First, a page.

Paternalism News

  • Russia's Addiction: How Oil, Gas, and the Soviet Legacy Have Shaped a Nation’s Fate : How Oil, Gas, and the Soviet Legacy Have Shaped a Nation’s Fate    ( Clifford G. Gaddy and Barry W. Ickes, 2019-01-28)
    Brookings Institution Press 2019 240pp. Get Notified When the Book is For Sale Why oil and natural gas are at the center of Russia’s economy and politics Russia’s dependence on its oil and gas is much deeper than generally recognized. Large parts of the economy that Russia inherited from its Soviet predecessor cannot survive without continuous infusions of value from the oil and gas sectors. The privatization of those sectors in the 1990s transferred their ownership to a small number of oligarchs, who promptly plunged into self-destructive internal warfare, putting their companies and the fate of millions of Russians at risk. In Russia’s Addiction, Clifford Gaddy and Barry Ickes describe how Vladimir Putin forced the oligarchs to end their strife and compelled them to share their oil and gas wealth with the rest of society. They argue that the system Putin implemented to manage the nation’s oil and gas resources has been the key to his power in Russia. But they ask the important question: What will happen to this system, and to Russia, when Putin is gone?  Clifford Gaddy, an economist specializing in Russia, is a senior fellow in the Foreign Policy program’s Center on the United States and Europe. He is a co-founder and senior scientific advisor of the joint Russian-American Center for Research on International Financial and Energy Security, based at Penn State University. Gaddy is the co-author of the recently released second edition of Mr. Putin: Operative in the Kremlin (Brookings, 2015). Barry W. Ickes is a professor of economics and associate head, Department of Economics, The Pennsylvania State University. Ickes is also a nonresident senior fellow at the Brookings Institution; director of the Center for Research on International Financial and Energy Security, Penn State; chair of the Research Committee, New Economic School in Moscow; and president of the American Friends of the New Economic School in Moscow. ABOUT THE AUTHORS Clifford G. Gaddy Barry W. Ickes Ordering Information: {9ABF977A-E4A6-41C8-B030-0FD655E07DBF}, 9780815727705, $30.00 Add to Cart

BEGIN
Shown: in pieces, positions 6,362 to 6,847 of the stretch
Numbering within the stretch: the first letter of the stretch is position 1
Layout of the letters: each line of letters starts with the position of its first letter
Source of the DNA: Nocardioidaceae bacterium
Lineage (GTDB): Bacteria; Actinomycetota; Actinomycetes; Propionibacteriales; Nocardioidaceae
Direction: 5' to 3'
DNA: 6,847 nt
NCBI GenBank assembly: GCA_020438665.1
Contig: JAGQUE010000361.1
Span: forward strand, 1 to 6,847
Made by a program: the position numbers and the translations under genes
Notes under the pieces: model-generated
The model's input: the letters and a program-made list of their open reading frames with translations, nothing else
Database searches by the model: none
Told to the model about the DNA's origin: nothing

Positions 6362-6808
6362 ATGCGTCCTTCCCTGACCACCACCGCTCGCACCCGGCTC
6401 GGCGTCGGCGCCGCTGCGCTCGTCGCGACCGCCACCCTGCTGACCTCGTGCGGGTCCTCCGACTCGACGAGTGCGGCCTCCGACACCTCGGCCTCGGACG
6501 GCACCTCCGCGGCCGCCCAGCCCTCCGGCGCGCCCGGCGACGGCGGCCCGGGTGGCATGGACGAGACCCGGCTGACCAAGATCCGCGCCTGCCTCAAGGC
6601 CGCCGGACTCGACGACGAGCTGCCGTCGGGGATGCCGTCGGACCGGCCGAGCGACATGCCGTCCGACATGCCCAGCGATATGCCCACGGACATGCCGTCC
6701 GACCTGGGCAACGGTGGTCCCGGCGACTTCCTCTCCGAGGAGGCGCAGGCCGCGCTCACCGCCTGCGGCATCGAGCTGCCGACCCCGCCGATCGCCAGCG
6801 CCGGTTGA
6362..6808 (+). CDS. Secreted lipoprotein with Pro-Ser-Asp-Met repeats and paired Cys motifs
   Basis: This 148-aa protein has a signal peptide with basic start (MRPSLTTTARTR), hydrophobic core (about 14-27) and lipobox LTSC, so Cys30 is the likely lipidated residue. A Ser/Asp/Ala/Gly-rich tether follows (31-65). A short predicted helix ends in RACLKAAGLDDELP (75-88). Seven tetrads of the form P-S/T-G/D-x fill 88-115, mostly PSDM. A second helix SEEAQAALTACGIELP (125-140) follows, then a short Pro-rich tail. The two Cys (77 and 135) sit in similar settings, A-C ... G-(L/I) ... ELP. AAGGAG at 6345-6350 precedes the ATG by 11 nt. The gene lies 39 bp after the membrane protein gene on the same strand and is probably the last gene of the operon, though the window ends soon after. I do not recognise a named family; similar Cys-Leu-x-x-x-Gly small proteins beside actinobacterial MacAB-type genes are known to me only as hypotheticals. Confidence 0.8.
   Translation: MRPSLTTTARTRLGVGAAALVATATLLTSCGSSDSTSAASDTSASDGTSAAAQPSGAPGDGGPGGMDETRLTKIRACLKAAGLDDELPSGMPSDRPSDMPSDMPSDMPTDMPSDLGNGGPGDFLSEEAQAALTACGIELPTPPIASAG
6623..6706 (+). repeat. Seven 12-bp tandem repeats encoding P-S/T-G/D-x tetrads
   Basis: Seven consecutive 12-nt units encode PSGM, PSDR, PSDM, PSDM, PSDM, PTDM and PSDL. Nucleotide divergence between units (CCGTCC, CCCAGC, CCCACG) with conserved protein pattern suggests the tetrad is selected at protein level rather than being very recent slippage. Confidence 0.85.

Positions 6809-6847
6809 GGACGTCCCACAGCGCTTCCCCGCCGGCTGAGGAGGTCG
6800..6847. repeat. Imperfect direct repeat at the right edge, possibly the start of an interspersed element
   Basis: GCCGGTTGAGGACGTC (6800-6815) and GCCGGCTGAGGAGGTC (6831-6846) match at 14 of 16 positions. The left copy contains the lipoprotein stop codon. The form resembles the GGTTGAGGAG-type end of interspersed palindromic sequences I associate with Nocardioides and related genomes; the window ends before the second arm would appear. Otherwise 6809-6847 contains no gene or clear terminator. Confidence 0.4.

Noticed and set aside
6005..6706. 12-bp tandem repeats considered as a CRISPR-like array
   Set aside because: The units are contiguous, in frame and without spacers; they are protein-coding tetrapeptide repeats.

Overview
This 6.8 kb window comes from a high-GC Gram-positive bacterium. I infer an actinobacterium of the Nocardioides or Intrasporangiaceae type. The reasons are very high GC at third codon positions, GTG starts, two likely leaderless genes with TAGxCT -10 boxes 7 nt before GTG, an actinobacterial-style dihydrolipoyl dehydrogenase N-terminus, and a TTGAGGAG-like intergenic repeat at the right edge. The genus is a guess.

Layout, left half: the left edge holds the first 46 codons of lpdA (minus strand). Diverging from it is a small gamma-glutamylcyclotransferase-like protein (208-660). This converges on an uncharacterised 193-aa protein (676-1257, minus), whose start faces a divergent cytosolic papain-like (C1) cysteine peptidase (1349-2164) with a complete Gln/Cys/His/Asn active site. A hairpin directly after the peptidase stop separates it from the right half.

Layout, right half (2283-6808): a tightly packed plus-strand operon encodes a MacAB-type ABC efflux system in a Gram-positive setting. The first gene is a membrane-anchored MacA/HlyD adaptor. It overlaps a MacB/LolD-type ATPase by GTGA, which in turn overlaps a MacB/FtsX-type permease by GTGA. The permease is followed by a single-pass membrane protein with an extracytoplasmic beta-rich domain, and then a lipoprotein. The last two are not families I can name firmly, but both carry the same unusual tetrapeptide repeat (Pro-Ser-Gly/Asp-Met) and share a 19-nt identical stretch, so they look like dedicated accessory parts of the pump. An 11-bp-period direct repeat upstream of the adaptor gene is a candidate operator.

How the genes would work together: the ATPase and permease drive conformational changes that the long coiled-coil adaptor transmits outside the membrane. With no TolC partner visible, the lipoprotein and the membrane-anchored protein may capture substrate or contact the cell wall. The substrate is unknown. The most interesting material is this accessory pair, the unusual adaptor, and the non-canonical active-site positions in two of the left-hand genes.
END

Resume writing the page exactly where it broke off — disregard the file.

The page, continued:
• Dilemmas of a Trading Nation : Japan and the Trans-Pacific Economic Order    (Mireya Solís, 2019-01-28)
    Brookings Institution Press 2019 180pp. Japan is at a critical moment in determining its trade policy as it strives for renewed economic growth Its economy still struggling after two decades of low growth, Japan now faces a difficult moment as it confronts this ongoing challenge to economic renewal. Tokyo could deploy a proactive trade policy to help it rise again as one of the world's greatest trading nations. It could also, at the same time, attack the structural problems that have hindered its economic competitiveness and kept it from becoming a leading voice in the drafting of rules for this century's global economy.  Or, it could do nothing and remain shackled to the domestic political constraints that have kept it from playing a central role in international trade negotiations. In Dilemmas of a Trading Nation, Mireya Solís describes how Japan's economic choices are important for the United States, as well.  The two nations are the most important members of the Trans-Pacific Partnership (TPP), the trade agreement concluded in 2015 intended to spur trade in the world's fastest-growing economic region.  The arrest of Japan’s economic decline, the credibility of America’s resolve to remain a Pacific power, and the deepening of the bilateral alliance are all influenced significantly by the outcome of the TPP agreement. But the domestic politics of trade policy have never been as unwieldy as policymakers across the Pacific aim to negotiate ever more ambitious trade and to marshal domestic support for them. Dilemmas of a Trading Nation describes how, for both Japan and the United States, the stakes involved in addressing the tradeoffs of trade policy design could not be higher. Mireya Solís is the Philip Knight Chair in Japan Studies and Senior Fellow in the Foreign Policy Program at the Brookings Institution, where she specializes in Japan’s political economy, foreign policy, and Asia-Pacific trade integration. Her previous books include Banking on Multinationals: Public Credit and the Export of Japanese Sunset Industries, Competitive Regionalism: FTA Diffusion in the Pacific Rim (co-edited), and Cross-Regional Trade Agreements: Understanding Permeated Regionalism in East Asia (co-edited). ABOUT THE AUTHOR Mireya Solís Ordering Information: {9ABF977A-E4A6-41C8-B030-0FD655E07DBF}, 9780815729198, $32.00 Add to Cart